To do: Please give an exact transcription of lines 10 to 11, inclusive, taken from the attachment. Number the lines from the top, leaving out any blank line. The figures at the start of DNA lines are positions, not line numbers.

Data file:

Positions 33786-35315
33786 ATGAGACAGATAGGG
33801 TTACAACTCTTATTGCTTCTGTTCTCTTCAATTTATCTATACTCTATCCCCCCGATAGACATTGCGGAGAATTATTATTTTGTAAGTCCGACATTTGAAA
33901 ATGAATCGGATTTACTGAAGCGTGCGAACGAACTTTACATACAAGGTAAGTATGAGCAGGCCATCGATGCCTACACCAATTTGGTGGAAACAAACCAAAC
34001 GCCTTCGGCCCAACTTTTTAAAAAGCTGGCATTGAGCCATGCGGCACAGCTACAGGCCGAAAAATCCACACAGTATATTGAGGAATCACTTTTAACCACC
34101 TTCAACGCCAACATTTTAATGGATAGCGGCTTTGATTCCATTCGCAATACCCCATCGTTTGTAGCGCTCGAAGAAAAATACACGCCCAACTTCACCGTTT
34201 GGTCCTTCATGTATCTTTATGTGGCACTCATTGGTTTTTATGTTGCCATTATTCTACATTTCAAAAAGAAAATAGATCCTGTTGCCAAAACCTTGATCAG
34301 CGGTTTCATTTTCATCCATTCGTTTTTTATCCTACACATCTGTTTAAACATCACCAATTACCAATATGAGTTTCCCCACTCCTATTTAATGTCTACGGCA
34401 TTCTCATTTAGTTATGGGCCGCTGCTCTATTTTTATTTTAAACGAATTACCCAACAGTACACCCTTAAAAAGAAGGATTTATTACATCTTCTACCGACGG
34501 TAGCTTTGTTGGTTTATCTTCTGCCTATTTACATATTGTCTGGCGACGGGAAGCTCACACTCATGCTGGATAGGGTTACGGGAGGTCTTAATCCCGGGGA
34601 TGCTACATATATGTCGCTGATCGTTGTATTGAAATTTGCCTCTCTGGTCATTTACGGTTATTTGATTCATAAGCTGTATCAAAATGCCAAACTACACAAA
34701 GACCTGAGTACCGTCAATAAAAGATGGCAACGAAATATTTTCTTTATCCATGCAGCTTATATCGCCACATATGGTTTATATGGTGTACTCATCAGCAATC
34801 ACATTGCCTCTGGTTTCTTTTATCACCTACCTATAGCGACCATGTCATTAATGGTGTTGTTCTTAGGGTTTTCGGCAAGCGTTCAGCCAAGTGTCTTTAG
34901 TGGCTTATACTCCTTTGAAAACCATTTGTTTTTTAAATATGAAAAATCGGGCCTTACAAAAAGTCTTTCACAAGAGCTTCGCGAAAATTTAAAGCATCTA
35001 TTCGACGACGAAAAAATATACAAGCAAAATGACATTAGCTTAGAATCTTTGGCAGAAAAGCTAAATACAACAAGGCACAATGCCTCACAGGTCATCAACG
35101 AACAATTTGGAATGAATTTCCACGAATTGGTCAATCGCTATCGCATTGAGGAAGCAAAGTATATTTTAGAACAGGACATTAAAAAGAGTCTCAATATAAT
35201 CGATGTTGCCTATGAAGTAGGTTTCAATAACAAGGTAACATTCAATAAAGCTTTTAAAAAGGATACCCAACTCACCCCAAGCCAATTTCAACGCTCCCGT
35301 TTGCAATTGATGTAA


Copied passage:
34501 TAGCTTTGTTGGTTTATCTTCTGCCTATTTACATATTGTCTGGCGACGGGAAGCTCACACTCATGCTGGATAGGGTTACGGGAGGTCTTAATCCCGGGGA
34601 TGCTACATATATGTCGCTGATCGTTGTATTGAAATTTGCCTCTCTGGTCATTTACGGTTATTTGATTCATAAGCTGTATCAAAATGCCAAACTACACAAA